Built in 1886 to be the Notre Dame of Indochina, Hanoi’s St. Joseph’s Cathedral became the symbol of French domination over Vietnam for 70 years.
Construction of the stone-slab Roman Catholic Church near Hoan Kiem Lake in Hanoi’s Old Quarter began immediately after invading French forces coerced Vietnam’s empress dowager Nghi Thiên to place prince Nguyễn Phúc Ưng Kỷ on the throne at age 20, delegitimizing the rule of his younger half-brother Hàm Nghi, Vietnam’s rightful ruler who had fled into the mountains to lead the insurgency against the westerners.
To construct the anchor of what would be French’s offensive to convert Buddhists to Catholicism, the invaders demolished the 800-year-old Bao Thien Pagoda, one of the “four great treasures” of the Annam region. Built with 12,000 kilograms of bronze, the 13-story tower built in 1,057 survived a Chinese invasion in 1426 and a collapse in 1542, but finally met its end at the hands of the French.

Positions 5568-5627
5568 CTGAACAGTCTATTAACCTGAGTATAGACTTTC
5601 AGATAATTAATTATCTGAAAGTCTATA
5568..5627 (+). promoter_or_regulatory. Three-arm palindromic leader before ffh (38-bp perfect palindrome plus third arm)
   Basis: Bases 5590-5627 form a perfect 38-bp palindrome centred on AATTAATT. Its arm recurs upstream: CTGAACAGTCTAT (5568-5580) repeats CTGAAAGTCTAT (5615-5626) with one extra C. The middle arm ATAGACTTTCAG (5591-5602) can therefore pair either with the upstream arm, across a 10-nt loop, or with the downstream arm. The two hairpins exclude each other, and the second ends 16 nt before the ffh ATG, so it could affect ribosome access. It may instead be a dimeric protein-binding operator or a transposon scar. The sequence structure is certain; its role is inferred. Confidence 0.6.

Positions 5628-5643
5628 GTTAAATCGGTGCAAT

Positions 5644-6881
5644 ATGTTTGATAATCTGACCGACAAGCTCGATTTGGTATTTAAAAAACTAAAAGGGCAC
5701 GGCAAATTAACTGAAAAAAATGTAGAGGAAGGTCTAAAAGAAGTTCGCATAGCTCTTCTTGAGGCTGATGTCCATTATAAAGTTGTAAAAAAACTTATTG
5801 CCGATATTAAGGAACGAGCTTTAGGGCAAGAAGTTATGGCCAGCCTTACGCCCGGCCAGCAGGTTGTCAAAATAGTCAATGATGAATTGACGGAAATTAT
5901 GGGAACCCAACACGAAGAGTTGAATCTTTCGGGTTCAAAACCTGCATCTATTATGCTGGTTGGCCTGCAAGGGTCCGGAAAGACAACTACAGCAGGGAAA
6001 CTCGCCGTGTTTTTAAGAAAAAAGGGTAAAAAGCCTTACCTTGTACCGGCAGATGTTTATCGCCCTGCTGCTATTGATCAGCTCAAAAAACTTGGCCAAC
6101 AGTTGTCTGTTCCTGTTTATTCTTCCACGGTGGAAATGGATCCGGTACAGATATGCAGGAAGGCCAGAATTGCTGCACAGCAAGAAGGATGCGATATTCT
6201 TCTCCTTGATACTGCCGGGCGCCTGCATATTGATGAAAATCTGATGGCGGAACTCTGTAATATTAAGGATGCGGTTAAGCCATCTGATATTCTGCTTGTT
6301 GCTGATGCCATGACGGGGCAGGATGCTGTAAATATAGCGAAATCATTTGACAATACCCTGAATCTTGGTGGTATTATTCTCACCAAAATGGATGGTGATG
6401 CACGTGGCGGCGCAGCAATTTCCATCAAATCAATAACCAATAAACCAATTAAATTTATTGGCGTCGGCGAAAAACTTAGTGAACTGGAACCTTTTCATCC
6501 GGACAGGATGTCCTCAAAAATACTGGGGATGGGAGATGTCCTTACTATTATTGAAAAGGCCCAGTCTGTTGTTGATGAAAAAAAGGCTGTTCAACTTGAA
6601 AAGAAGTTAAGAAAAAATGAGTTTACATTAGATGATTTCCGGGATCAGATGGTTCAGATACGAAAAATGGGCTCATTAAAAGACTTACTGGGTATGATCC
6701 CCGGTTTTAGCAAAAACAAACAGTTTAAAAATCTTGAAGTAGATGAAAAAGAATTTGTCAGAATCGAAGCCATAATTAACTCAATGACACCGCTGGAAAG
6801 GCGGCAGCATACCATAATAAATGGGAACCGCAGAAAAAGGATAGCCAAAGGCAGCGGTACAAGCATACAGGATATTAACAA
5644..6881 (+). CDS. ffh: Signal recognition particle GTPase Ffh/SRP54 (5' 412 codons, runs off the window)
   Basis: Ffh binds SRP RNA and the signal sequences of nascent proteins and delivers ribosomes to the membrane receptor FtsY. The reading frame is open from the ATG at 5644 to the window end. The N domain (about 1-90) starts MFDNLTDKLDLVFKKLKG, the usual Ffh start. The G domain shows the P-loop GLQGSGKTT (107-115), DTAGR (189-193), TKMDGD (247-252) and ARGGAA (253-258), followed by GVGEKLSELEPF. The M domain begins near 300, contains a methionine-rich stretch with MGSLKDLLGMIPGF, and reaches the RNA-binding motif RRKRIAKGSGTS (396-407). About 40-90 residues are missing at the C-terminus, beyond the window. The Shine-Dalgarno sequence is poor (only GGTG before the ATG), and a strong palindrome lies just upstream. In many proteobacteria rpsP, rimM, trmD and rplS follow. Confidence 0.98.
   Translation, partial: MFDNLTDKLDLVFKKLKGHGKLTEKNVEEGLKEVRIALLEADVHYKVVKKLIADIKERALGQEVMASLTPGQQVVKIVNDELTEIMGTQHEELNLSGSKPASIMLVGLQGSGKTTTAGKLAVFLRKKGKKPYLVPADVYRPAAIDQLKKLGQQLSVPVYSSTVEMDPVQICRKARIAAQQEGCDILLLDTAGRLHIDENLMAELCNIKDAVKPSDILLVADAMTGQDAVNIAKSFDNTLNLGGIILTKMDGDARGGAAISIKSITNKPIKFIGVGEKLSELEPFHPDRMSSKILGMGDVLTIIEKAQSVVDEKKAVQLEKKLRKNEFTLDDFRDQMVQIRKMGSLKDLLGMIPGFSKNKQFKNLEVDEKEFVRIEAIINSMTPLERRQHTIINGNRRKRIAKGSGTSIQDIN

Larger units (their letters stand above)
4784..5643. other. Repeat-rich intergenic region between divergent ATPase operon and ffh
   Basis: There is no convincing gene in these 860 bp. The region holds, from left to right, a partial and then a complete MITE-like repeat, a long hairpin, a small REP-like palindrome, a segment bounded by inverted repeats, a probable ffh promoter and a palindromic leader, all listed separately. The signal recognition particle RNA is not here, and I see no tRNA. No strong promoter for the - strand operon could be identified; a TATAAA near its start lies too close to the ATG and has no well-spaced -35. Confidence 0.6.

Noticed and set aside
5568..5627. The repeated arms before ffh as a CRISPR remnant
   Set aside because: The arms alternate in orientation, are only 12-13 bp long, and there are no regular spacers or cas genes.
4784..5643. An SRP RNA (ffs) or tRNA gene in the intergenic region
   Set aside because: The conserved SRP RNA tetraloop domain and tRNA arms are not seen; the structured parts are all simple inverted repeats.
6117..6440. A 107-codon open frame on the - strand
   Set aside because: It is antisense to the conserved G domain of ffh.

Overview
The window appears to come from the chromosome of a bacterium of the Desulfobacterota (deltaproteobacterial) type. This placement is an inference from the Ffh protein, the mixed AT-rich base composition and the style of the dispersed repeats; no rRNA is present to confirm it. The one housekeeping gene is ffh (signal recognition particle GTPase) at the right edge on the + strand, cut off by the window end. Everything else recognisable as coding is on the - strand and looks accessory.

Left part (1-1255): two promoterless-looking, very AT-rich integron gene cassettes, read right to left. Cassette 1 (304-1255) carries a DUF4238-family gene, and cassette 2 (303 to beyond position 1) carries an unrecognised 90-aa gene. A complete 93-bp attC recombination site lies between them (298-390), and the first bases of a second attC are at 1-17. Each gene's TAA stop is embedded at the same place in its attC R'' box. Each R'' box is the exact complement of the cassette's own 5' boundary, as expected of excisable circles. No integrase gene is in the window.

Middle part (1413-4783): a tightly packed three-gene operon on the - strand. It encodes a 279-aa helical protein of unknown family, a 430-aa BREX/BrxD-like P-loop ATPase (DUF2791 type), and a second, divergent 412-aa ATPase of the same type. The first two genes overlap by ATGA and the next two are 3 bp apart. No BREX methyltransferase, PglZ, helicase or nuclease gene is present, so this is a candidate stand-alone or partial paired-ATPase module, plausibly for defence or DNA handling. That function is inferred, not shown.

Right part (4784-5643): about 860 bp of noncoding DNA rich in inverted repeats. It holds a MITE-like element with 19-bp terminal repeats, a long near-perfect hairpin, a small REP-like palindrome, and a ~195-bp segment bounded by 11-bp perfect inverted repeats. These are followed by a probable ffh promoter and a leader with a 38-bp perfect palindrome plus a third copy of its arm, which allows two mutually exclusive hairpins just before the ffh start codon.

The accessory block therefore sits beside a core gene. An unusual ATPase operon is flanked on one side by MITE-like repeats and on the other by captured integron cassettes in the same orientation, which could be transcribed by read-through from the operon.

The cathedral became the base of the Archdiocese of Vietnam, which today has 400,000 Catholics, and was an active church until it was closed in 1975 at the end of the Vietnam War. It would not host a mass again until Christmas Eve 1990.
Today, the cathedral is both a thriving church with masses several times and a day, the preferred spot for Catholic weddings by young Vietnamese and a must-see stop on any tour of Hanoi.
While open to the public between masses, lights are turned off, dampening some of its beauty for camera lenses. But the delicate artistry of the stained-glass windows – made in Franch and transported to Hanoi in the 19th century – stand out in any light.
So too the towering vaulted ceilings, with their Neo-Gothic arches and symmetrical lines.
The nave is weathered and the sanctuary shines from gilt-trimmed wood. A statue of the Virgin Mary is kept in palanquin, according to the local custom, and stands to the left of the nave.
Sunday 6 p.m mass is the best time to go, with an overflowing congregation spilling out into the street and the sermon broadcast on speakers outside for the faithful.